Traffic Ticket FAQ in MissouriPage Overview
- What is the Fine Collection Center (FCC) ?
- How will I be notified if I plead "not guilty" with the FCC?
- Can the FCC reduce charges or dismiss a traffic ticket?
- What do I do if I've lost my traffic ticket?
- Will I receive points on my driving record if I plead guilty?
- Can I get points removed from my driving record?
- At what point amount will the Department of Revenue (DOR) suspend my Missouri driver's license?
- Why should I check my driving record?
- What happens if I don't respond to my citation within 30 days?
- What happens if I have a scheduling conflict with my court date?
- What are my plea options when I appear in court?
- Should I hire a traffic ticket attorney?
The Fine Collection Center (FCC) handles all non-criminal Missouri traffic tickets. All payments and plea submissions are handled by the FCC.
The FCC will forward your "not guilty" plea to the county or municipal court from where you were ticketed. The court will then notify you by mail of your court date.
No. The FCC holds no bargaining power. It only handles traffic fine penalties and notifies presiding courts of "not guilty" pleas.
Read what to do in our Lost Traffic Ticket section.
Points will be added to your driving record if you're convicted of a traffic violation. The exact number of points added will be determined by the infraction. The more serious the infraction, the higher the number of points.
You may have points removed by completing a Driver Improvement Program (DIP). The course must be state-approved. Learn more in our Point Reduction page.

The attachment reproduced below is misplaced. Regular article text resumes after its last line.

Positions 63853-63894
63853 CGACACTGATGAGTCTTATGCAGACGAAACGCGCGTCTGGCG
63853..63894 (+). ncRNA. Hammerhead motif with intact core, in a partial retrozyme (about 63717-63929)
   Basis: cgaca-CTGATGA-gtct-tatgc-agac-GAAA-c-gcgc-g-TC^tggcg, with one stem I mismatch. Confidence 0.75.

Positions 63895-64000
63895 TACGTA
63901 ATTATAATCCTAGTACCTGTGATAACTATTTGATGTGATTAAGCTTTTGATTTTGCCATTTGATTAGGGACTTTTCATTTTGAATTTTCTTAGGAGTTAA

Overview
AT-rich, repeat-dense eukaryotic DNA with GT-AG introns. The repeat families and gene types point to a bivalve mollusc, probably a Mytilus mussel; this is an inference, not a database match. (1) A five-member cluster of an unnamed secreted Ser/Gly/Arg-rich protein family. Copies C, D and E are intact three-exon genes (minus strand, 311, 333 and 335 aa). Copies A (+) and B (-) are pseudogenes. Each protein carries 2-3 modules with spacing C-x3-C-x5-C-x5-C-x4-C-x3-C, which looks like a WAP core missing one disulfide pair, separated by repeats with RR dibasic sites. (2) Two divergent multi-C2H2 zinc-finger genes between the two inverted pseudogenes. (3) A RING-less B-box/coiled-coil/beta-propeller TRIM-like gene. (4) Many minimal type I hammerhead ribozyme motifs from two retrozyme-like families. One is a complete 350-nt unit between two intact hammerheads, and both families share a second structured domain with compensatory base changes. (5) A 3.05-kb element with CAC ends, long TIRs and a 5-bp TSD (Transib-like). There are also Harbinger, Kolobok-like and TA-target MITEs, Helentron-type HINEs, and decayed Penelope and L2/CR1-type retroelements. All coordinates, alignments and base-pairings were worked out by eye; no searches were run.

The MO DOR will suspend your Missouri driver's license if you accumulate 8 points or more within a period of 18 months. If you accumulate 12 points in 12 months your driving privileges will be revoked for 1 year.
Always check your driving record after a ticket violation for accuracy. Additional violations could increase your car insurance rates and/or get you one step closer to suspension of your Missouri driver's license.
The DOR will suspend your Missouri driver's license. In extreme situations, the presiding court may issue a bench warrant for your arrest.
Call the presiding court as soon as possible to request a continuance. Most courts will honor your request if you provide enough advance notice. You can also inquire with the court about having a traffic ticket attorney stand in for you.
If you decide to fight a traffic ticket, legal counsel might improve your chances for receiving a favorable decision. Reduced charges or a dismissed ticket may spare you from losing your driving privileges and from a costly jump in your car insurance rates.Other Topics in This Section